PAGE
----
• Ben Szalinski
    MAR 08, 2024


    Committee approves bill that could allow some CPS schools to keep police officers  

    Chicago Police officers oversee a protest. [Colin Boyle/Block Club Chicago] 

    Just two weeks after the Chicago Public Schools (CPS) Board of Education unanimously voted to ban police officers from CPS, a House committee advanced a measure that would put decisions about school resource officers (SRO) back in the hands of Local School Councils (LSC).  

    The House Police and Fire Committee unanimously approved HB5008 on Thursday, which would give the LSCs power to engage in contracts with the Chicago Police Department (CPD) if the members of that LSC vote to keep SROs in the school they control. LSCs are elected to represent individual schools in the CPS system.  

    “The most important thing is that the Local School Councils are elected to do what’s best for their schools,” bill sponsor Rep. Mary Gill (D-Chicago) said.   

    The CPS Board of Education, which is entirely appointed by the mayor, voted on Feb. 22 to ban Chicago Police Officers from CPS schools. The decision, which will take effect in the fall, still allows CPD to assist in emergencies and with logistical and traffic duties at the start and end of school days, but it tasks the board with creating a new safety plan for CPS schools that don’t feature sworn CPD officers.   

    The ban is supported by Mayor Brandon Johnson and stems from several years of conversations since racial unrest in 2020 sparked conversations about the role and necessity of police officers in many aspects of society, including in schools.   

    However, the board’s decision also takes power away from the LSCs. LSCs have been allowed to make decisions on their own about contracts with SROs at their individual schools. The bill passed by the committee Thursday would restore that power. The bill is an initiative of the Morgan Park High School LSC.  

    “My high school loves their police officer, wants to keep their officer, they need their officer in the school, and I would happen to agree,” Gill said.  

    Morgan Park High School LSC member and Chicago Police 22nd District Council member Carisa Parker said her LSC has already voted to keep their SRO. 

    “Contrary to what some might believe, SROs do not police our students,” Parker said. “They assist with safety management throughout the day. They’ve also served in advisory capacity to our administrators and our teachers and serve as mentors, coaches and cheerleaders for our students.”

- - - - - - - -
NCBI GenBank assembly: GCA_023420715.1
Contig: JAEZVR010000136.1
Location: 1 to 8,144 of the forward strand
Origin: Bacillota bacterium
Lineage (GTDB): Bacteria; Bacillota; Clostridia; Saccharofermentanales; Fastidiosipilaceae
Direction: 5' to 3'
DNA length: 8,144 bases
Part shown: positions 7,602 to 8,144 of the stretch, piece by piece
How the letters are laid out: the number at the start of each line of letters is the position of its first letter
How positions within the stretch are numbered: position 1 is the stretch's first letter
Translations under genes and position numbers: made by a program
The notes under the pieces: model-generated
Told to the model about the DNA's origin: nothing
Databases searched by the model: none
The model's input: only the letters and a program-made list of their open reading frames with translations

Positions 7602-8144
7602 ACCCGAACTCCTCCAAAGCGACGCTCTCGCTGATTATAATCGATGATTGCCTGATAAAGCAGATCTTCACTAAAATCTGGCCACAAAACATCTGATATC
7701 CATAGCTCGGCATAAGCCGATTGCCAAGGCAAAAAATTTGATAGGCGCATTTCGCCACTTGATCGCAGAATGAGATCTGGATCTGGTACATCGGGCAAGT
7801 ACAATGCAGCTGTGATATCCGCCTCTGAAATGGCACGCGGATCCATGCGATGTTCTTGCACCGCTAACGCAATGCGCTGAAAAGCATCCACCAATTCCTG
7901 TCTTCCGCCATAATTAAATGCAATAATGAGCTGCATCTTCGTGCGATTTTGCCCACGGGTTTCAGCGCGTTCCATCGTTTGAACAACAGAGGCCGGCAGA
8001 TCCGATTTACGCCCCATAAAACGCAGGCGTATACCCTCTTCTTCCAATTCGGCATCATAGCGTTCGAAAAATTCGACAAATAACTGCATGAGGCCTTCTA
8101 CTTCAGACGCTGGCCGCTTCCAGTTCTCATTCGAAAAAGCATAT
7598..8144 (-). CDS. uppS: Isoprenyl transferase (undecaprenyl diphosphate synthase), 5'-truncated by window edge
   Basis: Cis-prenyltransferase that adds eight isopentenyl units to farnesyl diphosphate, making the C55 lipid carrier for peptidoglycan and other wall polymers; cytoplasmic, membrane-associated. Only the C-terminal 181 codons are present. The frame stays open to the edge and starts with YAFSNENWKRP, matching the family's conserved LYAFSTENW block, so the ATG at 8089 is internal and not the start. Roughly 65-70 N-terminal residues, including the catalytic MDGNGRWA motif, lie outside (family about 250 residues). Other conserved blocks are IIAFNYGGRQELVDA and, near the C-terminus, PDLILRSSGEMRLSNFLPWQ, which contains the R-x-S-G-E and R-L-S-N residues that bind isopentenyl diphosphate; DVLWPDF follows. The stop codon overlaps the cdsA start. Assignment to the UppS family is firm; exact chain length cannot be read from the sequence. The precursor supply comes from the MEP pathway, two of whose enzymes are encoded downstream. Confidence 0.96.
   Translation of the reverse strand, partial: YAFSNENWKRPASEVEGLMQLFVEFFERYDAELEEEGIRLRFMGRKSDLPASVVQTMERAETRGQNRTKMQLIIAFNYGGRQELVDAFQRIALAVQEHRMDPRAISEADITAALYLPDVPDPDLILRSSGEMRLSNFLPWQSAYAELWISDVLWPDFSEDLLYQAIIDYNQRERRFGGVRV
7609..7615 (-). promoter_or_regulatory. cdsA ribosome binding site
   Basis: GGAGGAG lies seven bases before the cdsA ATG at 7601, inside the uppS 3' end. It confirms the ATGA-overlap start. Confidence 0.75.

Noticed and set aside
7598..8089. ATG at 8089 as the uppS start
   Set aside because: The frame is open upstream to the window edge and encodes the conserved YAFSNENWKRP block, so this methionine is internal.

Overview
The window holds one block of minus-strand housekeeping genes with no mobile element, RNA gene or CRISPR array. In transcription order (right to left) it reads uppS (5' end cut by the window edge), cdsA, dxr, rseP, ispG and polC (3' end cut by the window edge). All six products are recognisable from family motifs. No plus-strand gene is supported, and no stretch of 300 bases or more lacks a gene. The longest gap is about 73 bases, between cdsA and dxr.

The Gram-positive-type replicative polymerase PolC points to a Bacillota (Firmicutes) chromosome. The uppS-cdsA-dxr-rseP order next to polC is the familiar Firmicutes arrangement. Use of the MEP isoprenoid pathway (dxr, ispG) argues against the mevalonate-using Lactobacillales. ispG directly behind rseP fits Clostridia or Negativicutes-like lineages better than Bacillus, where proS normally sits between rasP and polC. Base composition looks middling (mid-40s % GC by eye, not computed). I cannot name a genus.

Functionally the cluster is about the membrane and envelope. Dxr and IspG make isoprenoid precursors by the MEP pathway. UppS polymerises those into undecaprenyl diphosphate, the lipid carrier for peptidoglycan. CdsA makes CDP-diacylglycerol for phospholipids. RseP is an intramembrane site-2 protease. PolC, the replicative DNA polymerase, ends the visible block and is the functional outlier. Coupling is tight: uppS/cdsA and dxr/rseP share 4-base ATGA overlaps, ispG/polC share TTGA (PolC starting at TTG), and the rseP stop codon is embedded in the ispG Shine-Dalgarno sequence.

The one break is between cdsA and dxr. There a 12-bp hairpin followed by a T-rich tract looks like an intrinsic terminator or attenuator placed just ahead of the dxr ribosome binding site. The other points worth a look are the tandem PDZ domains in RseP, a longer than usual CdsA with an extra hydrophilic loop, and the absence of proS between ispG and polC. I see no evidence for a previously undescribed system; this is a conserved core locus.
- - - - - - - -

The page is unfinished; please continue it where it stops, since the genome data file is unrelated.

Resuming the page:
In an era where school shootings are common, the role of SROs has been further scrutinized, often with examples of how a faster police response or more targeted reaction from an SRO already inside the school could’ve saved more lives. Texas lawmakers mandated armed police officers in schools after the Uvalde shooting. A Florida sheriff’s deputy assigned to the Parkland high school lost his job following the shooting for not actively attempting to take down the shooter.  

    “We are dealing with when gun violence happens on our school campuses, not if,” Parker said on the need to have an officer on school campuses immediately to avoid waiting for sometimes lengthy response times from CPD in an emergency.  

    While the full House gave a victory to Johnson and the Chicago Teachers Union on Thursday by passing a plan to implement Chicago’s elected school board, the unanimous vote from the committee could offer a setback to Johnson’s administration. 

    Parker ripped the appointed school board for their unilateral action.  

    “To have an appointed school board to make decisions without including elected governing bodies is undemocratic,” Parker said.  

    Gill’s bill is supported by the Chicago Fraternal Order of Police but opposed by CPS and the teachers union.   

    “Please do not allow mayoral campaign promises to trump student safety,” Parker said.   

    Lawmakers also appear comfortable pushing back on the school board’s decision. In addition to Gill, the bill is cosponsored by several representatives representing parts of Chicago including Angie Guerrero-Cuellar, Brad Stephens, Curtis Tarver, Margaret Croke, Kelly Burke, and Mike Kelly  

    “It is an extremely important choice for each of these schools to be able to make on their own and that’s why we have the LSCs make decisions for our own schools,” Kelly, a Chicago firefighter, said.  

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